What stuck out most to me was the dedication to authenticity.  From the time of its opening, the mission seems to be roughly the same: provide a unique place where attention to detail and the craft of making delicious cocktails are valued.  There’s no standing room at Bryant’s.  You can either sit at the bar, or at a table.  And once you do, you’re encouraged to put down your damn phone and talk to someone.

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    Regulars and long-time waitresses remain a part of the picture.  Hardship and disaster arose in the stories told, but so did the notion of rebuilding and remaining true at most any cost.  This cocktail lounge isn’t there by chance.  It’s still around because of people like John who pour thought and time and energy into a place that brings people together.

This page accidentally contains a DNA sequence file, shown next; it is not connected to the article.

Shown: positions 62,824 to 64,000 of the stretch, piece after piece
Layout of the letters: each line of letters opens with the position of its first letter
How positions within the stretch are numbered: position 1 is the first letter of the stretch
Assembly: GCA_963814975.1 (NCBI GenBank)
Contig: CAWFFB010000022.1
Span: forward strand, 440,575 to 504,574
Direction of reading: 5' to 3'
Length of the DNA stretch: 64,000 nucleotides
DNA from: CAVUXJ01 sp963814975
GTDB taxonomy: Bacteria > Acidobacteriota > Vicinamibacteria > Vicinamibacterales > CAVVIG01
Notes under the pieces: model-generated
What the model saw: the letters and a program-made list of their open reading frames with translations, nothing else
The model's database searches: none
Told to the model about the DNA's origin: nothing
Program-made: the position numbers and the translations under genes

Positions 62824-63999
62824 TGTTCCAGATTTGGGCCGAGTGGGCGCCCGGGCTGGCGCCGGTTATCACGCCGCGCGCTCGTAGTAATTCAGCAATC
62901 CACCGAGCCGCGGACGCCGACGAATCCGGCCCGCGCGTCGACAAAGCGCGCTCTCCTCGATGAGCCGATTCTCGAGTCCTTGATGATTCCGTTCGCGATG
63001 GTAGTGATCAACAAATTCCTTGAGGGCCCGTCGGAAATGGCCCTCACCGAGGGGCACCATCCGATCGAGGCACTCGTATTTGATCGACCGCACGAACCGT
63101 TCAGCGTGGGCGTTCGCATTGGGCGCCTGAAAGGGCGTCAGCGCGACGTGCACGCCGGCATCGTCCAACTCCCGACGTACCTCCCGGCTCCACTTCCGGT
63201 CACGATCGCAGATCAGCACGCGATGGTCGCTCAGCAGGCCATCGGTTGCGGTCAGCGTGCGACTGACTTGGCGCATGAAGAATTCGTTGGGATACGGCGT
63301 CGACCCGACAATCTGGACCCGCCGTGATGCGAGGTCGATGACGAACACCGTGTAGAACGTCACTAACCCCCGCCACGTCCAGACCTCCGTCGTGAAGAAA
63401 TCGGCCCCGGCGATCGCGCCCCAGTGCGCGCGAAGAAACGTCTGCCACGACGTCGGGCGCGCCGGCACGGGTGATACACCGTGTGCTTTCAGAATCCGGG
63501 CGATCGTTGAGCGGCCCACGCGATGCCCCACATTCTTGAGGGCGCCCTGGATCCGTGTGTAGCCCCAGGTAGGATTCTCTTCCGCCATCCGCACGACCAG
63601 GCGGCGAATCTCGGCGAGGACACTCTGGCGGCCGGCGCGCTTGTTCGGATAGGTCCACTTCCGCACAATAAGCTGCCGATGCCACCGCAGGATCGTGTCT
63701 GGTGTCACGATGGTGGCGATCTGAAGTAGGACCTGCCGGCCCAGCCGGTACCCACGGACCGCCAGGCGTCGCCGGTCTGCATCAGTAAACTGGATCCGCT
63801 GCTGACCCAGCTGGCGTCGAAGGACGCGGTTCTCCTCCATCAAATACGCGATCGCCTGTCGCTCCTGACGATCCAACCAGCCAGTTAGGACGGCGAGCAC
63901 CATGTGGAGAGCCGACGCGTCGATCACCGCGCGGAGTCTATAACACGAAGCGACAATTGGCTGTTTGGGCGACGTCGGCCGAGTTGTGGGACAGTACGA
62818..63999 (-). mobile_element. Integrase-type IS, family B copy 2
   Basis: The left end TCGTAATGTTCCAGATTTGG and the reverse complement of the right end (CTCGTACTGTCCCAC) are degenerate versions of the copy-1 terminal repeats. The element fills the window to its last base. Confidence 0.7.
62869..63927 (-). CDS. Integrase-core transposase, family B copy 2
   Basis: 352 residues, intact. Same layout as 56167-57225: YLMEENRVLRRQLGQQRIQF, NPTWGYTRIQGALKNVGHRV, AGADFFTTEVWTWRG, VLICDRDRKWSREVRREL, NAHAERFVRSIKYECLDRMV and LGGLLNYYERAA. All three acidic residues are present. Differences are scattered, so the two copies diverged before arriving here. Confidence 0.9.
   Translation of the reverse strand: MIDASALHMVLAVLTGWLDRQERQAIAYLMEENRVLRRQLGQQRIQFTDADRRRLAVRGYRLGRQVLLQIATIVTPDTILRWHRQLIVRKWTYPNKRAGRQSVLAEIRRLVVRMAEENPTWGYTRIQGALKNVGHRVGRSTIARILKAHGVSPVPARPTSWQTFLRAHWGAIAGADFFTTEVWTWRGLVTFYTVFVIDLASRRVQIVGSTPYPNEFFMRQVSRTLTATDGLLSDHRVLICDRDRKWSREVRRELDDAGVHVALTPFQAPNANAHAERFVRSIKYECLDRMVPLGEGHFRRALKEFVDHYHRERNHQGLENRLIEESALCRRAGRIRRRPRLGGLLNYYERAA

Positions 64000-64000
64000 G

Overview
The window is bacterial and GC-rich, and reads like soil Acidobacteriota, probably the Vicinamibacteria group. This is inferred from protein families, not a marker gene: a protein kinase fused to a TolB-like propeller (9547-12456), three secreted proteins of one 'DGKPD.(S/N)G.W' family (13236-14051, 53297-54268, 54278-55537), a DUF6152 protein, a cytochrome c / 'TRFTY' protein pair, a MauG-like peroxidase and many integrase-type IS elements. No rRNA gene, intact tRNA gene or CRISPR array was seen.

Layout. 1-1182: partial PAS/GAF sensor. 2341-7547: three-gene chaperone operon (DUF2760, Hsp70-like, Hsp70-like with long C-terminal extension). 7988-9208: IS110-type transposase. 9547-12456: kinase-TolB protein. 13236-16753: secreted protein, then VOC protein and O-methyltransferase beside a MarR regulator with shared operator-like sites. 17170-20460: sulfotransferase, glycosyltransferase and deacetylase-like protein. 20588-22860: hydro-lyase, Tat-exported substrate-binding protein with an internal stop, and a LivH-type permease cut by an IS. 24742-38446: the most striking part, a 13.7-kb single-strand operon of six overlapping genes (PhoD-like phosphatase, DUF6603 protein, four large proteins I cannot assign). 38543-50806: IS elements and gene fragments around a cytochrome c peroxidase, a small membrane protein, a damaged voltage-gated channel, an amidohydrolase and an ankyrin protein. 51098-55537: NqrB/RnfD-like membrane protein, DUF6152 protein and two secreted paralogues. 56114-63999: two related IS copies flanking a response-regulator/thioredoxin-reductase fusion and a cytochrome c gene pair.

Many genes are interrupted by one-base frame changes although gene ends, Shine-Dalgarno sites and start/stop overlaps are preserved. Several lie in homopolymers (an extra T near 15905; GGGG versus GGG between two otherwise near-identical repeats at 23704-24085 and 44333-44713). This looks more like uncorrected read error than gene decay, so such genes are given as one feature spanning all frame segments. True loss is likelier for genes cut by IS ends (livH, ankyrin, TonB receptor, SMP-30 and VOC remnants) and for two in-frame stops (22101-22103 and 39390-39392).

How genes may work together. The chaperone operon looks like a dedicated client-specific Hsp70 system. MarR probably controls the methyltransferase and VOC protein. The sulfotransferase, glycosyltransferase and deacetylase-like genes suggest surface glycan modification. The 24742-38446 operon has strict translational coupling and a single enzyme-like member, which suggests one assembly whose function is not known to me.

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    After the presentation, Kori snapped a picture of me and Kyle and then stuck around to take a few more photos of Bryant’s.

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    And the intriguing thing about this painting is that there’s really  no story behind it.  Nobody knows who the woman is, and nobody knows who painted it.  But it sure is a good conversation piece.

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    A special thanks to Kyle and John for sharing the stories, and to Doors Open Milwaukee (and Historic Milwaukee, Inc) for providing the tour.  Stay tuned for my next and final installment of the weekend, and remember that the easiest way to stay in the loop is to enter your email address is the “subscribe” box at the bottom of the column to the right.

    Cheers, all!

    A. Storm